The IOI Group: Creating a Malaysian Palm Oil Multinational
(12 pages of text)
The case discusses the story of the IOI Group, one of the largest palm oil players in Malaysia, which has seen rapid growth in the past two decades. Family-controlled since 1982, the IOI Group's main businesses initially were property and palm plantations. As a relative latecomer in the palm oil industry, it grew both organically and through acquisitions, and, in 2010, had sales of about US$4.3 billion and employed 30,000 people. Over the years, the IOI Group moved away from producing crude palm oil (CPO), a key commodity, and pursued a strategy of vertical integration by moving into downstream activities such as food ingredients manufacturing and oleochemicals. This transformed IOI from a Malaysian plantation company to a global ingredients manufacturer, making IOI a good example of a so-called emerging market multinational.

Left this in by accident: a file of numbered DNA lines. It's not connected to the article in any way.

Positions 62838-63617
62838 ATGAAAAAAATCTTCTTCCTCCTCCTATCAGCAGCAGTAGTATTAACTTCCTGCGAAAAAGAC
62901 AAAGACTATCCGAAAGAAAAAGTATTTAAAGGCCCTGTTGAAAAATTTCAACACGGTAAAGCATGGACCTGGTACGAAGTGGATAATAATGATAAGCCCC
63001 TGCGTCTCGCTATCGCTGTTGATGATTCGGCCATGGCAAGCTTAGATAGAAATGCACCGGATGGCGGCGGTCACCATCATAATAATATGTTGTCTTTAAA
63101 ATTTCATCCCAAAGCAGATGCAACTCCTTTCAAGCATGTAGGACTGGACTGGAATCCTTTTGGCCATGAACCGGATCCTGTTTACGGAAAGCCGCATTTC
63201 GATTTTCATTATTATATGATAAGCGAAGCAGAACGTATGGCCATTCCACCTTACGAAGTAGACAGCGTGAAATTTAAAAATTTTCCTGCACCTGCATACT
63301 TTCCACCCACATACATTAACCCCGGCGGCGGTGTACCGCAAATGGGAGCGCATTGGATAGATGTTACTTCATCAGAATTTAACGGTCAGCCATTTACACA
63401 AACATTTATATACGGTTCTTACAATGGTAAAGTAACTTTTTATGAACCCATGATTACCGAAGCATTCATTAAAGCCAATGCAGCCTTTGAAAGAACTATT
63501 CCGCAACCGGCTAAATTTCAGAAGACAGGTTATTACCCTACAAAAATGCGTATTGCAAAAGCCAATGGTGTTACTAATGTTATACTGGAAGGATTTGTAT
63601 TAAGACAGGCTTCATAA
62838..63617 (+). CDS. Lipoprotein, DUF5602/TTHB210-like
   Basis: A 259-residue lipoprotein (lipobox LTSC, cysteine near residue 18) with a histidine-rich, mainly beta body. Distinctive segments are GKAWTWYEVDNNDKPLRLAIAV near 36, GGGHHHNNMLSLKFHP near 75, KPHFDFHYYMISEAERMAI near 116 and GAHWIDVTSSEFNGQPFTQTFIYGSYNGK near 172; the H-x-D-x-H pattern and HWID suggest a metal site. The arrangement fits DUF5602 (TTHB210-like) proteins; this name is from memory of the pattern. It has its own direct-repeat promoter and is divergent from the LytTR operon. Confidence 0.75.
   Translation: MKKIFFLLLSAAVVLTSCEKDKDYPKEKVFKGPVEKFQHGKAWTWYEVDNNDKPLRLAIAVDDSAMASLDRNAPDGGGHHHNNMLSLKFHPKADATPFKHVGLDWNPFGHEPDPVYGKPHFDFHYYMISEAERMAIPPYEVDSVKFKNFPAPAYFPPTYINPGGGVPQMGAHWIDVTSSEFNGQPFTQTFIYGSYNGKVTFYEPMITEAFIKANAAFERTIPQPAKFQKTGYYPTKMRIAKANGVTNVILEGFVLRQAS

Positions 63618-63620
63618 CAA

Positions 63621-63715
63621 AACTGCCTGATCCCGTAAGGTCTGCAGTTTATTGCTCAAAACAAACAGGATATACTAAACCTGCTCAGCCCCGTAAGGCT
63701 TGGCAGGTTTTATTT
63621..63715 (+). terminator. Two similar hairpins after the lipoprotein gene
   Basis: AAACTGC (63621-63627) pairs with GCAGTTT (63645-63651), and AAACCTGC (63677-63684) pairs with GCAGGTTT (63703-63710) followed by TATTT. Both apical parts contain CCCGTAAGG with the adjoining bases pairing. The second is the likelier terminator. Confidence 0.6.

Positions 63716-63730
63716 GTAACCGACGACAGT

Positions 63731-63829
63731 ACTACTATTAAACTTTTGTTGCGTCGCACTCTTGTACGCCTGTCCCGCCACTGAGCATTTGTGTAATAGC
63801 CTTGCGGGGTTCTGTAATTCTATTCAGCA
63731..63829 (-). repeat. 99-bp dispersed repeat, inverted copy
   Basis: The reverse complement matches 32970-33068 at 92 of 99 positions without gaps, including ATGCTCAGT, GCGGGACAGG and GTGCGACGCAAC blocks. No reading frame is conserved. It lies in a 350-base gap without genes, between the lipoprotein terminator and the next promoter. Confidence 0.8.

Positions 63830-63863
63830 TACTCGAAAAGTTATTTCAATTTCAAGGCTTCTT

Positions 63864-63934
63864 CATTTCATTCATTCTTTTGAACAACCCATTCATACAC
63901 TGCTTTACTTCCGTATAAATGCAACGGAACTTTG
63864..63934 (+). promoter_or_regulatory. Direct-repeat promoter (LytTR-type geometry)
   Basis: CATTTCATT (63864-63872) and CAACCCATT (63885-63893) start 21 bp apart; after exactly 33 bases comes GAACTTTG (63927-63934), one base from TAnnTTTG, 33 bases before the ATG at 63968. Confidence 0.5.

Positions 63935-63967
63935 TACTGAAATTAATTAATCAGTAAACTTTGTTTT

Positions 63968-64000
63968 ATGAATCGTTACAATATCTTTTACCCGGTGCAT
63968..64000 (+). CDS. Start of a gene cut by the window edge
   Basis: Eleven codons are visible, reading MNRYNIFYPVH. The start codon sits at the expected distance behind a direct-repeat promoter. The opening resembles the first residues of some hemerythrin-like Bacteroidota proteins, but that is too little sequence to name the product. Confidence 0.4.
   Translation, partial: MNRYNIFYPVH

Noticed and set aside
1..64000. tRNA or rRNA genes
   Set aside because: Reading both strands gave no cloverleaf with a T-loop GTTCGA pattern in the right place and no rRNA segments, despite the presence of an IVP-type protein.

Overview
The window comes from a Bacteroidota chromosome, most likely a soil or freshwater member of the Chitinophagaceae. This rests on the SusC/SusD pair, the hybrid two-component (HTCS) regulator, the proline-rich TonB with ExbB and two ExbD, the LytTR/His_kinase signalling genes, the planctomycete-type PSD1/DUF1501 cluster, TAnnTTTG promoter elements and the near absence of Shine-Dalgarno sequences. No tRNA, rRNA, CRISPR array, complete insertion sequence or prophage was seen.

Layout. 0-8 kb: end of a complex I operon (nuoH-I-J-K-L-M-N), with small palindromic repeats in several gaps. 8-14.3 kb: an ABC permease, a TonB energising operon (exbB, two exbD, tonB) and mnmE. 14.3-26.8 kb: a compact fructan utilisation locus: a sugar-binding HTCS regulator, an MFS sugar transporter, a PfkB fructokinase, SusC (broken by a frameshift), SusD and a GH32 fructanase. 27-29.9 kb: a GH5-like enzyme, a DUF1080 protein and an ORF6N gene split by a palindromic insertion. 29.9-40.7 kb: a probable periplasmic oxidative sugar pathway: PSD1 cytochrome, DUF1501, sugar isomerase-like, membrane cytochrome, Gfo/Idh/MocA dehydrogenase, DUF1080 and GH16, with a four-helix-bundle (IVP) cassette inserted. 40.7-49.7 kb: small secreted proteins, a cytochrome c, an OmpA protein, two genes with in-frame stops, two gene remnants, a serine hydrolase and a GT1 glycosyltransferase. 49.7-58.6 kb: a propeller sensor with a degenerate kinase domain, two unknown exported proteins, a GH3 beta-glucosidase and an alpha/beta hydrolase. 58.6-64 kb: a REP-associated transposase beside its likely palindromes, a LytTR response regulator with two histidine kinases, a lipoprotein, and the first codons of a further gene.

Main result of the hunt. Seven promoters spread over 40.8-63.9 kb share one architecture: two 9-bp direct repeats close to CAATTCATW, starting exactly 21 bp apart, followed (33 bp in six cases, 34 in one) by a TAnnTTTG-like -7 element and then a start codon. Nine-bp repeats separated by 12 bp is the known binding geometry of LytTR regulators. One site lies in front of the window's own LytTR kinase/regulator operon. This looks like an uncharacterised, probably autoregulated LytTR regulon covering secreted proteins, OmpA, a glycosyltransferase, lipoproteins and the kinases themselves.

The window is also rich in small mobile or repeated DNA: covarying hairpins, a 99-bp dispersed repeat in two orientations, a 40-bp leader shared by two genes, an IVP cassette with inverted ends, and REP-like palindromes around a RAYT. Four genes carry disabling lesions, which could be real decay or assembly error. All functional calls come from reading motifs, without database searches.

The case takes the point of view of the second generation family leader who is currently in charge of the downstream businesses, and discusses three challenges he faces in IOI's transformation process: 1) the issue of optimizing and integrating the global value chain; 2) the most suitable way to coordinate a multinational company with substantial global sales and operations; and 3) adaptation to changing needs of global customers. All this is supported by extensive information on the changing dynamics in the palm oil industry, where emerging market players are moving up the value chain, snapping up manufacturing assets from global fast-moving consumer goods companies, such as Unilever, while the latter increasingly focus on branded goods and seek to exit the lower margin and capital intensive manufacturing of ingredients. Students are asked to analyze the changing industry dynamics and provide recommendations given the goal to make IOI a leading palm oil player.
Malaysia, Large, 2010
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